"Grand Prix" crops up as a subject on TNF very frequently, doesn't it? Way back (in the 20th century) I mentioned on another GP thread the fact that ITV in Britain made a documentary as part of the old "Whicker's World" series on the making of the movie which I clearly remember seeing as a child. Obviously, as it was made in 1966 it was originally broadcast in the UK in Black and White. However, some, if not all of this footage must still exist as in the 1980's ITV showed a resume series of Alan Whicker's career which featured edited versions of many of these old programmes, including excerpts from the "Grand Prix" documentary - and I'm sure it was in colour!

Maybe contacting ITV would provide you with an alternative route of enquiry to MGM/Warner Brothers. I don't know which of the ITV franchise companies made "Whicker's World" in the 60's - it might have been Associated Redifusion. My hunch would be that the current franchise holder for the London Region, Carlton Television PLC would be worth trying.

.

#10 Gary C

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Posted 04 August 2001 - 15:03

Thanks for that Eric, I'll certainly keep it in mind.
You know, I think I remember seeing the repeat of one of those programmes. I seem to remember a section of it showed the set-up of the Monaco crash sequence and James Garner was really getting worked up with one of the 'locals'?? It obviously wasn't going smoothly that day..........(perhaps this is the sequence they have showed on Speedvision?).
Apart from that, I can't remember anything about the programme at all.

#11 Eric McLoughlin

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Posted 04 August 2001 - 17:18

From what I remember of the Whicker programme, the entire documentary centered around the Monaco sequence. It featured the preparation of the cars for the Stoddart /Arun collision, the use of steam cannons to fire Arun's car into the harbour and Stoddart's car up the cliff face and also showed actor Brian Bedford being "bloodied" by the make-up team. I remember James Garner being pretty narked and complaining of being soaked and cold, after all, he'd just been dunked into the Med. A lot of Whicker's comments related to the horrendous costs being incurred eg. deliberately wrecking brand new cars costing £10,000 each.

#12 Barry Boor

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Posted 04 August 2001 - 18:00

I must confess I thought that the 'cars' that were 'fired' into the water and up the wall were simple mock ups made from plywood. If so, I suggest the cost may have been somewhat less than £10,000.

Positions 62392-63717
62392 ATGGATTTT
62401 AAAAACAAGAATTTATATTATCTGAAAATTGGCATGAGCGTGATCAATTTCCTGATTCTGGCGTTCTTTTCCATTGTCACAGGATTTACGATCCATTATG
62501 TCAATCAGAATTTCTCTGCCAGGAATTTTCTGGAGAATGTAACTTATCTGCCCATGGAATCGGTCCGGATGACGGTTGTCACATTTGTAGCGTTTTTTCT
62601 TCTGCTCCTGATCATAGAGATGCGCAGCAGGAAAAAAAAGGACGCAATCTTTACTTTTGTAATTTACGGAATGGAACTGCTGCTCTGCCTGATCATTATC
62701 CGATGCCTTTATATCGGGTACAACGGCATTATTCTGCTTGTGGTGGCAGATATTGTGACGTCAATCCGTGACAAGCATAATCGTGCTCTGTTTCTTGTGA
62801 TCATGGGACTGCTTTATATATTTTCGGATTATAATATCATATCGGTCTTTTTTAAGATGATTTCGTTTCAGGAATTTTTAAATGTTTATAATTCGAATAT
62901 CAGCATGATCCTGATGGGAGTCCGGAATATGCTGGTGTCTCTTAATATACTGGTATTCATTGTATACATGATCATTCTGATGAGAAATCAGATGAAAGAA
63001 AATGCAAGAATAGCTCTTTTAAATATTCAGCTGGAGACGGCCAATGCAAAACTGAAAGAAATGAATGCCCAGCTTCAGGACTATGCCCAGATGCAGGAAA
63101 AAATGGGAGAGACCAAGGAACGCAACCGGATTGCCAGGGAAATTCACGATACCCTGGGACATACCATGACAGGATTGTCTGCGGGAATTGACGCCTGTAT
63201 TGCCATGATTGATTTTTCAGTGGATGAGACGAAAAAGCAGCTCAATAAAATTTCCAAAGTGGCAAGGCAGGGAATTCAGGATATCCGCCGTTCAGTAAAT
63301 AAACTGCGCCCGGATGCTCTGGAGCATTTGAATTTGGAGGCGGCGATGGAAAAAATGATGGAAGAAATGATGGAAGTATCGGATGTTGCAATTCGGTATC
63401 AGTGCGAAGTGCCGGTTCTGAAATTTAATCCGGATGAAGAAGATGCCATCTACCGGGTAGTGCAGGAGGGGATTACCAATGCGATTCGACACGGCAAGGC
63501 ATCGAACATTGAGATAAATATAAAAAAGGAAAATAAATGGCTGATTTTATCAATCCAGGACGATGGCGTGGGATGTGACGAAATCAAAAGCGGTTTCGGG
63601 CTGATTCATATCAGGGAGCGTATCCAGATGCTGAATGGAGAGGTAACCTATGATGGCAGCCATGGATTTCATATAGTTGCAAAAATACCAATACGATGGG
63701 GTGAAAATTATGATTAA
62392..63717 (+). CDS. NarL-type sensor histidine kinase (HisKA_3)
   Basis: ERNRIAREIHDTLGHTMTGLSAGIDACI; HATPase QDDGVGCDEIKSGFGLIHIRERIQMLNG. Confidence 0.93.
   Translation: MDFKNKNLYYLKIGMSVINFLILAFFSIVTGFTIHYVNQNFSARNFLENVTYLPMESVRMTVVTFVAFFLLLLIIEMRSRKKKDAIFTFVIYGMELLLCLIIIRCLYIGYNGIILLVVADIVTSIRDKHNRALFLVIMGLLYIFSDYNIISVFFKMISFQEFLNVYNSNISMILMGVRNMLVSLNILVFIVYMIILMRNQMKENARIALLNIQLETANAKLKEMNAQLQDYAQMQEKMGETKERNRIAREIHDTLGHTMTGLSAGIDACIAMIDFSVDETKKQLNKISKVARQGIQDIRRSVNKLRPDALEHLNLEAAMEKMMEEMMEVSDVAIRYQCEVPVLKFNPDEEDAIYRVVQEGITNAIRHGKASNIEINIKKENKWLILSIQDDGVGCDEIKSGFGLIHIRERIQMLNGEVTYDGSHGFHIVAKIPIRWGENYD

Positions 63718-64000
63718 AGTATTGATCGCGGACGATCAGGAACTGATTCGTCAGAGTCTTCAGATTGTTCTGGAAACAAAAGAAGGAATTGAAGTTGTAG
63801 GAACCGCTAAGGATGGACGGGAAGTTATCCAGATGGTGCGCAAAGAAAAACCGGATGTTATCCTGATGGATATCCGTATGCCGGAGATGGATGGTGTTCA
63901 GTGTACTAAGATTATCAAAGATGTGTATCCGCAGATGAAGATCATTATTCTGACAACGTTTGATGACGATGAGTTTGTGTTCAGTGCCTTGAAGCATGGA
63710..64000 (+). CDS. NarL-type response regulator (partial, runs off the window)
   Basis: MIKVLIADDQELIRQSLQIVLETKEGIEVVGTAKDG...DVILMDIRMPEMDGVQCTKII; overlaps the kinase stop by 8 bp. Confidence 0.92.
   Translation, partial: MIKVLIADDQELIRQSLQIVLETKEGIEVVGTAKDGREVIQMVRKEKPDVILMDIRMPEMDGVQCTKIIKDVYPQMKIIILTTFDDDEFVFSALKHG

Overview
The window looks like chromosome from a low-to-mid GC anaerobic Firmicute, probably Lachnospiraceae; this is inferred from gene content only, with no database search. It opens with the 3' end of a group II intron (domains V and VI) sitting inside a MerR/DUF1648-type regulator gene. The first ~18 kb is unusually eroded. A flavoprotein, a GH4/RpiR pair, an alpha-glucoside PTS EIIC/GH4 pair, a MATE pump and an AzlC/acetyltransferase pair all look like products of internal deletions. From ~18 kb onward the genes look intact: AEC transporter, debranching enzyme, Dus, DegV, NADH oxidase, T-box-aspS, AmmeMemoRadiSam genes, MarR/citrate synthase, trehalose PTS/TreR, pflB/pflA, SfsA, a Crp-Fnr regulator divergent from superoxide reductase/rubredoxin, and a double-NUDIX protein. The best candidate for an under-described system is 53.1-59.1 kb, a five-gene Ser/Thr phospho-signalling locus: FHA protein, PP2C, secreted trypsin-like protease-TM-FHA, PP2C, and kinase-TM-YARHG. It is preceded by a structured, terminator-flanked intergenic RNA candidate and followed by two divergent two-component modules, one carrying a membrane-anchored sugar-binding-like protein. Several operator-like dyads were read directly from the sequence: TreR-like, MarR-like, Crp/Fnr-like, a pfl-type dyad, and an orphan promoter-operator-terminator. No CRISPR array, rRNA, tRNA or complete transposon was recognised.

#13 Eric McLoughlin

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Posted 04 August 2001 - 20:12

I don't think they were mock ups - but they weren't F1 cars. From what I've read, they were F2 chassis with various dummy inlets, vents, exhaust pipes etc stuck on to make them look more like F1 cars. I'm pretty sure the two used in the accident scene at Monaco were engineless too. There is a sequence in the film where Arun's car is being raised out of the water at the end of a crane and there appears to be a big empty space where the engine should be. Chopped cars were also used for "in car" footage eg. one half chassis was rigged to the rear of a lorry allowing frontal close up shots of the drivers whilst the car was moving, albeit under tow from the truck.

#14 Mike Argetsinger

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Posted 05 August 2001 - 02:52

They were actually F-3 cars and Jim Russell did the "build-up" for MGM that made them as identical as possible in appearance to specific GP cars that were running that year. That included matching the helmets and closely approximating the names (so that the live p.a. sound could be used). This has been covered in some detail in previous threads on TNF. I was at every GP that year and particularly remember watching the filming of the harbor sequence at Monte Carlo.

#15 biercemountain

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Posted 05 August 2001 - 18:08

Wasn't it uncanny how much the actor who played Stoddard looked like Jim Clark? Good casting!!!!

I'm sure some amount of out-take footage exists but you can bet that miles of it were simply thrown in the garbage. What a pity.

#16 Gary C

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Posted 05 August 2001 - 18:42